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Latex Exam Gloves

Written by Nicholas Kamuda
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Medical grade gloves, particularly latex exam gloves, must undergo rigorous testing and approval procedures before they can be made available for medical applications. Not only must all gloves for medical applications provide comfort and dexterity, but they also must provide significant protection from hazardous materials. Medical latex exam gloves, approximately 6 to 10 millimeters thick, must provide a barrier from possible infection from bloodborne pathogens.

In 1991, OSHA published regulations regarding the use of gloves and other protective clothing as barriers to bloodborne pathogens, and also cleared the use of natural latex rubber for barrier protection in gloves. Since then, the usage of latex in the medical industries has skyrocketed, as has the number of official regulations regarding the use of "medical" grade gloves. Currently, there are slightly different "medical grade" product standards for OSHA, the CDC, the FDA, and the NFPA.

Quality Control For Latex Exam Gloves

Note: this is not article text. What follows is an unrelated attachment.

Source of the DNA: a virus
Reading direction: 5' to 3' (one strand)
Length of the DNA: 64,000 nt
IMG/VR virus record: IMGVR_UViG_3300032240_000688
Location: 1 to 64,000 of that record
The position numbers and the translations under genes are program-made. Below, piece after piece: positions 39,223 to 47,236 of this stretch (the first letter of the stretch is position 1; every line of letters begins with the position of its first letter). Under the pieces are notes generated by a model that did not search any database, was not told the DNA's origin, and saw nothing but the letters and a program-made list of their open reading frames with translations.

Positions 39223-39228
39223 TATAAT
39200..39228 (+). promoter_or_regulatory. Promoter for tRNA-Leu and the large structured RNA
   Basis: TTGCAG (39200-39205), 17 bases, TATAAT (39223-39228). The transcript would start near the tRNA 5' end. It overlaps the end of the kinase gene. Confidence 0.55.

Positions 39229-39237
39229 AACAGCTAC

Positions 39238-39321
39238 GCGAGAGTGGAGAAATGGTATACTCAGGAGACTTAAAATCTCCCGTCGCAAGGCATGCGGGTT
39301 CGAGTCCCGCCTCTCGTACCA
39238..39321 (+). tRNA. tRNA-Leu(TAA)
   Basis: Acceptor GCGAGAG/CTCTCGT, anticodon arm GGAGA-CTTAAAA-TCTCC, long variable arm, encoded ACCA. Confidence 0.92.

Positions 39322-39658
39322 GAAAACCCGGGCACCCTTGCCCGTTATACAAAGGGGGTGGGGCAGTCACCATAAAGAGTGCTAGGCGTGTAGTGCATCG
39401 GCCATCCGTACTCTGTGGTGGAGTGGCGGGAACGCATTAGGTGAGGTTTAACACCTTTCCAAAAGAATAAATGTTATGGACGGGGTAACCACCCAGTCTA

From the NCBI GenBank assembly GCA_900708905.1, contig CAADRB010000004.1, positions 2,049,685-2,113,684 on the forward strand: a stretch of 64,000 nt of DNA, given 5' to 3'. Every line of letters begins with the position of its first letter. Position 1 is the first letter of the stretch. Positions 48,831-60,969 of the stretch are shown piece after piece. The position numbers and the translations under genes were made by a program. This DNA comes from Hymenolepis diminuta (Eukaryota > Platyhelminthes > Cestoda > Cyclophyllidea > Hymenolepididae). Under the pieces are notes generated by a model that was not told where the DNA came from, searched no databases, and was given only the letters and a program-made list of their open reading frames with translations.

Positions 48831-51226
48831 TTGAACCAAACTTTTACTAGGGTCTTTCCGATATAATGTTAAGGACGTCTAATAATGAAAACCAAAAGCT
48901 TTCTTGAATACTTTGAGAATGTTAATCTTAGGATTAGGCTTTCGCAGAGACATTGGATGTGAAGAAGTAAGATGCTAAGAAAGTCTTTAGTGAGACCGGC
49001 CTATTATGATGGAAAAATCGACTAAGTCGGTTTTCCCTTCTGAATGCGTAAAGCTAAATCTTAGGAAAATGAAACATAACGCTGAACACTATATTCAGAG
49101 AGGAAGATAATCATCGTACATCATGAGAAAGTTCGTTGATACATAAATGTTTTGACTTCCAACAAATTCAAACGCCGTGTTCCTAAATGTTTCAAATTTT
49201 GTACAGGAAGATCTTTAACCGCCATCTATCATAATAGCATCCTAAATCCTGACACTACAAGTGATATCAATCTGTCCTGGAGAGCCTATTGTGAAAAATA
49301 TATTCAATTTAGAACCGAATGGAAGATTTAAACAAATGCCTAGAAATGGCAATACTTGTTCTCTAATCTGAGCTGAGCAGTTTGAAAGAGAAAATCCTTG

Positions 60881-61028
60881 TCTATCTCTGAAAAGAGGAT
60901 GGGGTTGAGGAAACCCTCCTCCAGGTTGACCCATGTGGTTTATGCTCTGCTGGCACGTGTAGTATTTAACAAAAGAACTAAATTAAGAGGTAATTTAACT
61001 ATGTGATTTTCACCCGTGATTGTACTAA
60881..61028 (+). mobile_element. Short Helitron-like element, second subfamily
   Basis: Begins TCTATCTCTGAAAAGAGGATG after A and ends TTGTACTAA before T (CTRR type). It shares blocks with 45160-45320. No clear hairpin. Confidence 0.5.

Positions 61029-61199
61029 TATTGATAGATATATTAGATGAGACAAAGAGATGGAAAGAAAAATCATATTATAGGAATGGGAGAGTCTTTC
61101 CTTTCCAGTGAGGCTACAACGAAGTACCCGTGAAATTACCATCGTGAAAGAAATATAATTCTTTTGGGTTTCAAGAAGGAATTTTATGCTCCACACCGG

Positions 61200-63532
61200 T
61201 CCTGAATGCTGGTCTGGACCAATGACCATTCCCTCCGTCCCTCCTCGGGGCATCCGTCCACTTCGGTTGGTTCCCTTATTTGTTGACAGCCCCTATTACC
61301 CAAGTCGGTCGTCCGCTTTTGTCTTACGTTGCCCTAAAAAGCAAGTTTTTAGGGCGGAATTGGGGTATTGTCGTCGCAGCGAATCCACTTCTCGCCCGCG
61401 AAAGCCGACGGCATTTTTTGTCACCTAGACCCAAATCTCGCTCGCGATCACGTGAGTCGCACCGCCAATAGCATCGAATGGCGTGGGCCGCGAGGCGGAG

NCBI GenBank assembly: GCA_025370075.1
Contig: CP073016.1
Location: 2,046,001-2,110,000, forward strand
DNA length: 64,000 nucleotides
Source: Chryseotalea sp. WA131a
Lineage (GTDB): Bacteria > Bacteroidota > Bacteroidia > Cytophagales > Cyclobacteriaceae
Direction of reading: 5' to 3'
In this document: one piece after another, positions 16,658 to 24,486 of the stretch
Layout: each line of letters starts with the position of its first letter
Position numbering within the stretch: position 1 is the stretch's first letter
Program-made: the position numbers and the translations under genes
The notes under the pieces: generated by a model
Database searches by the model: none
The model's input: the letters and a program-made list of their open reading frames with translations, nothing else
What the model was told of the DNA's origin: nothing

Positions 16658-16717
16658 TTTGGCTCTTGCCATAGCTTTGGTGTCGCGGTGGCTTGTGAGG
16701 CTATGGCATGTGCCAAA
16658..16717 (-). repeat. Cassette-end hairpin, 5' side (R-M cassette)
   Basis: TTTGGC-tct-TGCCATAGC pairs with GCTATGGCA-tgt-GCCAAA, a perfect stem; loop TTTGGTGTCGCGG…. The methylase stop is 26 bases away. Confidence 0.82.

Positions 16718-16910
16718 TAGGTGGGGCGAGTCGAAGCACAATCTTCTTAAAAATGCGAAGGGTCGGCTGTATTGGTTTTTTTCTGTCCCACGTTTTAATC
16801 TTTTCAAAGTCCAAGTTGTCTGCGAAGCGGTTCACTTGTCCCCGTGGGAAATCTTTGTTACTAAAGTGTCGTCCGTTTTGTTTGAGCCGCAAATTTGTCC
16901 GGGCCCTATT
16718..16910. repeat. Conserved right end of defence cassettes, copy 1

For the FDA, medical grade gloves can be either sterile surgeons gloves or non-sterile patient exam gloves. They test procedures for each category is similar, though slightly less rigorous for non-sterile patient exam gloves. Tensile strength, thickness, and pinhole, or leak, tests are all administered, as well as review of process and manufacturing controls.

The NFPA testing standard for medical grade gloves is stricter than even the FDA standard. In order to be NFPA certified, a glove must pass a pinhole test with an AQL (acceptable quality level) of 1.5, as well as elongation, dexterity, and protein levels tests. In addition, the glove must be able to pass a viral penetration test, resisting a surrogate microbe for the required duration. Gloves that can pass the stringent NFPA test criteria will most likely be thick, powder free, latex exam gloves.


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